Prof. Lee Anne Bell, the Barbara Silver Horowitz Director of Education at Barnard, is the first-ever recipient of the 2014 University of South Carolina Museum of Education’s Charles and Margaret Witten Award for Distinguished Documentary Film for the documentary she produced with filmmaker Markie Hancock, 40 Years Later: Now Can We Talk?
40 Years Later explores the impact of racial integration in the Mississippi Delta through dialogue with black and white alumni from the Class of 1969 as they recall and comment on memories from that time. The film provides a contemporary way to study the impact that desegregation had on communities, and to reflect on progress made since that era.
The Charles and Margaret Witten Award seeks to generate interest in and encourage the making of documentary films in education. The distinction is granted by USC’s Museum of Education, which seeks to preserve, transmit, and expand the values and believes that define education in the American southeast and the nation as a whole.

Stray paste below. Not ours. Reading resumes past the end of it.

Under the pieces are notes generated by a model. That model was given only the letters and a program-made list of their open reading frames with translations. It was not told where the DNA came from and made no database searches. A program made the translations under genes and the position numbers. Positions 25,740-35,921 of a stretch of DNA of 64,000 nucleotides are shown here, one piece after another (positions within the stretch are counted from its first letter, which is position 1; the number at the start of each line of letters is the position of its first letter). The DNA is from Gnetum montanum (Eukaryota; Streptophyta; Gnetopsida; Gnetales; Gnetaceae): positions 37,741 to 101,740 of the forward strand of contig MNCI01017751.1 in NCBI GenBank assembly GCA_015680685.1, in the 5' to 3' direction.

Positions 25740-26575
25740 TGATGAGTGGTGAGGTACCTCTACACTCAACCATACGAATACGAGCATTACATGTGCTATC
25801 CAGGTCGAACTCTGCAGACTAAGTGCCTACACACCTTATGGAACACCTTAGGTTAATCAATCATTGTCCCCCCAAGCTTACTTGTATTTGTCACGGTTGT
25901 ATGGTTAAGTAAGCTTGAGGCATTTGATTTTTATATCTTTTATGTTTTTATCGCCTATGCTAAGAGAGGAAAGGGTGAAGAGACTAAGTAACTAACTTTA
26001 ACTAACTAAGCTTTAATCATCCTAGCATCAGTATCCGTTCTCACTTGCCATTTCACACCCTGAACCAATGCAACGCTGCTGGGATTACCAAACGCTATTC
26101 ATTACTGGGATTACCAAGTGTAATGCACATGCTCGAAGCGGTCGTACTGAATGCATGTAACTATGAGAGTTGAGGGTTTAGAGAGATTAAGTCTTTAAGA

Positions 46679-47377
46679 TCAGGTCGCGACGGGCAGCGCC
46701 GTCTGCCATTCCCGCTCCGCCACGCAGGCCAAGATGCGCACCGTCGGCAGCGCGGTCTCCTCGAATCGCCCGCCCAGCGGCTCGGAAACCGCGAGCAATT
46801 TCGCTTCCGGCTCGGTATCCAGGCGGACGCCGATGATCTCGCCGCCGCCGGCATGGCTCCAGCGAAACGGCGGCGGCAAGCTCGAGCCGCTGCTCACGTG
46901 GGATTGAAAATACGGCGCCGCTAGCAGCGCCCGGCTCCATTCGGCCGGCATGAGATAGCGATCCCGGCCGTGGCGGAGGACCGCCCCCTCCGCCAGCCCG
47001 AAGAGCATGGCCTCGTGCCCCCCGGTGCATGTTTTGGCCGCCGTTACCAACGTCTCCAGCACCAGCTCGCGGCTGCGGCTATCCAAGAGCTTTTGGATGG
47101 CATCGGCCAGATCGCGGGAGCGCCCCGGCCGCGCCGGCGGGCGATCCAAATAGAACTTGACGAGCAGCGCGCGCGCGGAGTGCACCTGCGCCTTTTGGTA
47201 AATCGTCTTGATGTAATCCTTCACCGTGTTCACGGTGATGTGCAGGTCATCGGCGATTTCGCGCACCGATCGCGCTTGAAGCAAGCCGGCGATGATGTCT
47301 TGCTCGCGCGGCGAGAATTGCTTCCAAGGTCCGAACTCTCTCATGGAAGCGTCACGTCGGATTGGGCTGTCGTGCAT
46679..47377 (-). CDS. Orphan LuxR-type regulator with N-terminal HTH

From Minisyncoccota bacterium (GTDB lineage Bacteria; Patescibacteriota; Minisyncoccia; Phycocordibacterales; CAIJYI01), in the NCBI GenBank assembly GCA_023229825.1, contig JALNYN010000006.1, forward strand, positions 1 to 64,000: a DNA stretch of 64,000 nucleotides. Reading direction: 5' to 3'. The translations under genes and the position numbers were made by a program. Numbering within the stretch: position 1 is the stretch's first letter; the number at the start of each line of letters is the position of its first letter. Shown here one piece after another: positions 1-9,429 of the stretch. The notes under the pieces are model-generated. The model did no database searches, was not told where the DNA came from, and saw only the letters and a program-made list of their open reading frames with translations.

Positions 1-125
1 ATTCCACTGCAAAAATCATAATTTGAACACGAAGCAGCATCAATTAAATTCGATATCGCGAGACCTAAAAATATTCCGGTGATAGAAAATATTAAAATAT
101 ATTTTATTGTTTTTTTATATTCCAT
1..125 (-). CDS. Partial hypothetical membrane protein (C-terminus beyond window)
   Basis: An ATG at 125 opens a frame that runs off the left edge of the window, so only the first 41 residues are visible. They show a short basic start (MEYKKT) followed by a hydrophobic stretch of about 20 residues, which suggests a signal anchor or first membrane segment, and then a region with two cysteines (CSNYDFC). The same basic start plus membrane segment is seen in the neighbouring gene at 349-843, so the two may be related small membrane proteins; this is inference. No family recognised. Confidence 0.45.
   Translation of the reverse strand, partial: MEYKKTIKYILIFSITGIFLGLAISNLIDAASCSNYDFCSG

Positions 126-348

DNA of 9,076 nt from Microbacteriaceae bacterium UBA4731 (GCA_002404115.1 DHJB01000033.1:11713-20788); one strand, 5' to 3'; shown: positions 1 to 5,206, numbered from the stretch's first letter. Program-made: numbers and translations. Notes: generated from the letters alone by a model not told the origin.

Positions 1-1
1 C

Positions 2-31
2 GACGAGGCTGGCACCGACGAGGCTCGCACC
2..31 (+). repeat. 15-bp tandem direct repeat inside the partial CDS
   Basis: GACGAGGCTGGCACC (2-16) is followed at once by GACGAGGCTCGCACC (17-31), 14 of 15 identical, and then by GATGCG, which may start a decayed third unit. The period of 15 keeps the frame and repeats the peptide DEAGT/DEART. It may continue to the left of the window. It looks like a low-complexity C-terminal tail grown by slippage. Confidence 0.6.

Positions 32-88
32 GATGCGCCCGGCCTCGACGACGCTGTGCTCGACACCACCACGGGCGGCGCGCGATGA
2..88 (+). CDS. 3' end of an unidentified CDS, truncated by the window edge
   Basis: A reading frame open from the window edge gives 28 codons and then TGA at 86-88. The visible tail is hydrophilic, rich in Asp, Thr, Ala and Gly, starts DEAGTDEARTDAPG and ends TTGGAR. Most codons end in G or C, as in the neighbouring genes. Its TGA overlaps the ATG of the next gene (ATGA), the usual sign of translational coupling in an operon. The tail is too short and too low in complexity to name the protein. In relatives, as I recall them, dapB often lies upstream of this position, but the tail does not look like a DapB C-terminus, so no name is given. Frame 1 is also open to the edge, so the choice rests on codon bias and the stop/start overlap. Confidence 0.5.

Prof. Bell also recently presented the film to the National Conference on Race and Ethnicity in American Education (NCORE). An annual conference presented by the Southwest Center for Human Relations Studies, NCORE aims to address the resurgence of racist incidents in higher education. Since its inception, the conference has evolved into a vital national resource for institutions of higher education, providing an annual forum representing campuses across the United States.
A member of Barnard’s faculty since 2002, Prof. Bell’s teaching specialties include urban education, social justice education, and teaching through storytelling and the arts. Her scholarly work focuses on race, gender and class and how they impact equity and access in education.
Read more about Prof. Bell and 40 Years Later in the Fall 2012 issue of Barnard magazine.